A beautiful day for beautiful minds.
Students from nine schools in Warren County spent Thursday afternoon in nearly 80-degree weather as they worked their way through five stations in the annual Envirothon at Chapman State Park.
Beaty-Warren Middle School, Eisenhower Middle High School, Sheffield Area Middle High School, Tidioute Charter School, Warren Area High School, Warren County Christian School, Warren County Homeschoolers, Youngsville Elementary and Youngsville High School competed against each other with junior varsity and varsity teams in five categories: soils, wildlife, forestry, aquatics and current issues.
Warren Area High School varsity team Aeshnidae won first place with 370 points; Youngsville High School Team 1 was second with 275 1/2 points; Warren County Homeschool Varsity was third with 264 points; and Tidioute Community Charter School team Where’s the leak Ma’am was fourth with 262 points.
In the junior varsity category, the WAHS Aeshnidae junior varsity team also won first place with 287 1/2 points; Warren County Christian School team Abby’s Machines was second with 256 1/2 points; Eisenhower Team 1 was third with 214 1/2 points; and Tidioute Community Charter School team Envirodogs was fourth with 208 1/2 points.
This was the second year of competition for WCCS ninth-grader Marcus Root, who said the team began preparing for the competition at the beginning of the school year.
“I think we did pretty good,” he said, but admitted the team had to guess on a true or false question. “We were going over the stuff we figured would be on the test all year…” he said.
Abby’s Machines team captain and 10th grader Abby Root said the team’s name is partly a reference to the television show “NCIS” and is an inside joke, though the Times Observer was not let in what that was.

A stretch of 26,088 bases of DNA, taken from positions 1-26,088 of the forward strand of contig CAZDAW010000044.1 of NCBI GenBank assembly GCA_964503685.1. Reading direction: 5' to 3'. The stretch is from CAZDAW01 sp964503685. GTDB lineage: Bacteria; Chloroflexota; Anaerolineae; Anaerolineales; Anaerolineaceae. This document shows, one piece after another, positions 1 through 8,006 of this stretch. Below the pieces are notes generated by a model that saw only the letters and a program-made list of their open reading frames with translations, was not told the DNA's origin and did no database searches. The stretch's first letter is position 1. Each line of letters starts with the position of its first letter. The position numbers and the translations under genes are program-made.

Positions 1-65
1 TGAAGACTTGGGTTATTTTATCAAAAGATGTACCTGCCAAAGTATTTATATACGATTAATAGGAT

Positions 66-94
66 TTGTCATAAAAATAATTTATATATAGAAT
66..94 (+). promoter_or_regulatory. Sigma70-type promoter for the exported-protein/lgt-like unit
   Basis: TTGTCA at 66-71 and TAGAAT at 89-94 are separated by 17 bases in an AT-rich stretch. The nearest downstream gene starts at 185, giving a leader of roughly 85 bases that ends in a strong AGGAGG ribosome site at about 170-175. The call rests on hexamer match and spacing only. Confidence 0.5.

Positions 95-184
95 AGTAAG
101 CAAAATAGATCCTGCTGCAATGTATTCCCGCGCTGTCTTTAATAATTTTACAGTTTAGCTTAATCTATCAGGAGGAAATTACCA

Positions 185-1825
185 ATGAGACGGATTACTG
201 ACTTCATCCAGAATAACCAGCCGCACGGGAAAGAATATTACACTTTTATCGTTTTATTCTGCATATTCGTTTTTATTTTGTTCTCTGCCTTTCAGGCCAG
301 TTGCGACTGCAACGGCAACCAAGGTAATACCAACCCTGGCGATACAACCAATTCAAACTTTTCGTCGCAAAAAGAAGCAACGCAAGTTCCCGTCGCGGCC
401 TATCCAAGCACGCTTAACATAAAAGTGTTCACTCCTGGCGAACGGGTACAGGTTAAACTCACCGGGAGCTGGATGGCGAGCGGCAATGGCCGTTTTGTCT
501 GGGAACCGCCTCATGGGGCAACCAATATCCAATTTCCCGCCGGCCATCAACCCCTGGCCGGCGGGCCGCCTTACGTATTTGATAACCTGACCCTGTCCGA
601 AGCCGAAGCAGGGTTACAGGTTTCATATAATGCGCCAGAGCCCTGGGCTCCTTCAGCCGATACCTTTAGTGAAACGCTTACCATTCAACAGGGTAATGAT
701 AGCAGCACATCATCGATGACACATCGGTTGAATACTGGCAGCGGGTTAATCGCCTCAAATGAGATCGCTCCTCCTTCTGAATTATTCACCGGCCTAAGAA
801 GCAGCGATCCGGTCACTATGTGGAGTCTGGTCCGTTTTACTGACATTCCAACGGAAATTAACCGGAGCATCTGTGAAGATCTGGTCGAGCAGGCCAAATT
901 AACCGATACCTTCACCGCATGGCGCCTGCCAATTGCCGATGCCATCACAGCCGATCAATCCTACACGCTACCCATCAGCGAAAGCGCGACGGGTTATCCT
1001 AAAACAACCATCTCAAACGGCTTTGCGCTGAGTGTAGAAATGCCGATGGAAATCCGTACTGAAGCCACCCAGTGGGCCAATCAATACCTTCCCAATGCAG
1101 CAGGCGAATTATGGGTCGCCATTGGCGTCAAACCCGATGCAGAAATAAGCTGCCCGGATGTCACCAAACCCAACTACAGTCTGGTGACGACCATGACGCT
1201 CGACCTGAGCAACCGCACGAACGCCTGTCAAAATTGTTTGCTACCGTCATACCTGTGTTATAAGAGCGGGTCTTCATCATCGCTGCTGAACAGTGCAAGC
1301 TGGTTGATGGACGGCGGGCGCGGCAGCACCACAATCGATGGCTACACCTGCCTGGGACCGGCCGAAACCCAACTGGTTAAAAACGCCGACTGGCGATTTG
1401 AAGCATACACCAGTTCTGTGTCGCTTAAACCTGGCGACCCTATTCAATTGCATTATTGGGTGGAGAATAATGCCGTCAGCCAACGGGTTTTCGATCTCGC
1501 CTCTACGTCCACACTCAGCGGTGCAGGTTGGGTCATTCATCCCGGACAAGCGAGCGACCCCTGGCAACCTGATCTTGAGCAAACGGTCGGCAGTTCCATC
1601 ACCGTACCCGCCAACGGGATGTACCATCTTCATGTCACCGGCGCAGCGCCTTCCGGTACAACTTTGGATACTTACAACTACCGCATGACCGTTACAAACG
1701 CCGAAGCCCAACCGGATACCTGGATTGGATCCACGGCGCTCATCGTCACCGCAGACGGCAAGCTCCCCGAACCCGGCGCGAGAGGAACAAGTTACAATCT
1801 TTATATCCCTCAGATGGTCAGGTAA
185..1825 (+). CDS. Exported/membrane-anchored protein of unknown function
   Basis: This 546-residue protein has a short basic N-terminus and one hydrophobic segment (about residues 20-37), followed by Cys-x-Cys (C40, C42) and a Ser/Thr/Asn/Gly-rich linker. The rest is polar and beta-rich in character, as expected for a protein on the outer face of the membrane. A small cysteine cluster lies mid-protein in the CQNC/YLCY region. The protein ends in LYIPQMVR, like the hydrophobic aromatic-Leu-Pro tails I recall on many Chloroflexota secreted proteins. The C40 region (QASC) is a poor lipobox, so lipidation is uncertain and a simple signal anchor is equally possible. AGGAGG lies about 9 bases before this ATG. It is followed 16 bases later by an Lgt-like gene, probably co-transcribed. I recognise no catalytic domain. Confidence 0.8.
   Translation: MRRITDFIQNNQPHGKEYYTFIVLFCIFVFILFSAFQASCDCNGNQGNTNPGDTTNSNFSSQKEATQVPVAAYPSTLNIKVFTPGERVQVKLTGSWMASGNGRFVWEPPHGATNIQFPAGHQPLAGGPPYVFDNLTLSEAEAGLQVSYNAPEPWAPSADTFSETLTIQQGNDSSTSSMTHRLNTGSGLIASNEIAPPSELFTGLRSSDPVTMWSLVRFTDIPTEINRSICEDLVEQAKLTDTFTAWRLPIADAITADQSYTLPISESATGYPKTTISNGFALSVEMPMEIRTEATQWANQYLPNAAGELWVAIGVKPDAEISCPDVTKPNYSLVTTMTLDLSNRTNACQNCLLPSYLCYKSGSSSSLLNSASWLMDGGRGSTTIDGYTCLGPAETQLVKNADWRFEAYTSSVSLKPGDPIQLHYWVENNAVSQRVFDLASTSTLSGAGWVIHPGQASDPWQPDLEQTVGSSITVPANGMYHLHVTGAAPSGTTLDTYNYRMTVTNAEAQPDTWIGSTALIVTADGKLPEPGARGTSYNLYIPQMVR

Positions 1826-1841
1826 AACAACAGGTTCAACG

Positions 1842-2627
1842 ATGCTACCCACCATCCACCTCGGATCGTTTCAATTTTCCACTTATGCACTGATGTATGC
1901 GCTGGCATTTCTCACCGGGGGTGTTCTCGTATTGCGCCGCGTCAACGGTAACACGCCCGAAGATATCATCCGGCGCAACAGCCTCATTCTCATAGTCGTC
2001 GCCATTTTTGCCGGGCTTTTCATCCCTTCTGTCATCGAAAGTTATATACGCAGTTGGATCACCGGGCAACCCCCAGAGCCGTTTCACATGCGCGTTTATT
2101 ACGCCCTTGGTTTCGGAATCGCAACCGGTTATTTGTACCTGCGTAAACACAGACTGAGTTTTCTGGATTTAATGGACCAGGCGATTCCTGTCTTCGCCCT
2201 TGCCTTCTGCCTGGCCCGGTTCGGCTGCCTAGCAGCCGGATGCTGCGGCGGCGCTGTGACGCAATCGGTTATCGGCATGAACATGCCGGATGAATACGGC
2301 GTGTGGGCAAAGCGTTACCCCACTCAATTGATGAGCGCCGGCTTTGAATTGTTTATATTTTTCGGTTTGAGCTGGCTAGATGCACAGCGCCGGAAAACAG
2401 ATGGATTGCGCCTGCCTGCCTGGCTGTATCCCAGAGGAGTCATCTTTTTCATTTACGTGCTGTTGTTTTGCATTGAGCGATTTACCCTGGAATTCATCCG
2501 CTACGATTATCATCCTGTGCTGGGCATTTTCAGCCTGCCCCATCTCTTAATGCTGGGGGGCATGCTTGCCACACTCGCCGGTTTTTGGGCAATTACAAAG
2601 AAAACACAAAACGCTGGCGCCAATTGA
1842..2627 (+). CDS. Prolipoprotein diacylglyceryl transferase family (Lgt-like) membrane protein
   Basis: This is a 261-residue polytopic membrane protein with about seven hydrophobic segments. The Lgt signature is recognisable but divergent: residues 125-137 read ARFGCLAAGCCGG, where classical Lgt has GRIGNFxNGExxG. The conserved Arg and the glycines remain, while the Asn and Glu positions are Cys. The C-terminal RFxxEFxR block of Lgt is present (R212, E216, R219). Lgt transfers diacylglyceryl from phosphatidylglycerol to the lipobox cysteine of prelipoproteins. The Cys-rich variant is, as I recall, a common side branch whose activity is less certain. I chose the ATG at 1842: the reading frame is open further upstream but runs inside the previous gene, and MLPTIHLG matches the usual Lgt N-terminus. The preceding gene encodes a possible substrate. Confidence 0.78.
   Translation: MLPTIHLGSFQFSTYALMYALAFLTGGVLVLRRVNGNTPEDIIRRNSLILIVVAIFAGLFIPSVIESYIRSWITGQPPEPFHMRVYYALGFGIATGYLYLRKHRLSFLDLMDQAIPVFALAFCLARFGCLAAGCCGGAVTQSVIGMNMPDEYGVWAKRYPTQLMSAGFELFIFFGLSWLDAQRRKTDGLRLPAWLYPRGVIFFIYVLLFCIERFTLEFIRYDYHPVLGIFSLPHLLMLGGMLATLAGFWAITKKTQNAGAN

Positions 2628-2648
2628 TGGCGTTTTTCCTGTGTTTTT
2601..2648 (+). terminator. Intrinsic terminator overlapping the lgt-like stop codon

“We mostly study what we did the worst on last year,” WCCS ninth-grader Tommy Jones said, “but we go on the website and they have all kinds of references.”
Pennsylvania Department of Conservation and Natural Resources District Forester Cecile Stelter manned the forestry station with DCNR Service Forester for Warren County John Nobles, where students were tasked with measuring board feet and volume of a tree using a Biltmore stick.
A number of factors are threatening Pennsylvania’s forests the largest of which are managed by the state from invasive species to fragmentation and generation loss of interest in forest management.
“Maybe one of these days these kids may be inheriting some of the properties from their parents or grandparents, they’ll have a better idea of some of their options and they’ll be able to make better decisions,” Stelter said, “and maybe some of them will actually be working in the woods some day. That’d be nice.”
Liz Dropp of the Conewango Creek Watershed Association was tasked with trying to make soil interesting to the students. Trying to teach the appreciation of soil is challenging, so letting the students get hands-on and in the soil pit works best.
“Soil’s really critical to our food system and people take it for granted,” Dropp said about the soil station. “Soil is really complex; we try to focus on visual things that the kids can see because it does take some time to learn to notice the subtleties. We’re looking for coloration changes, or structure changes.”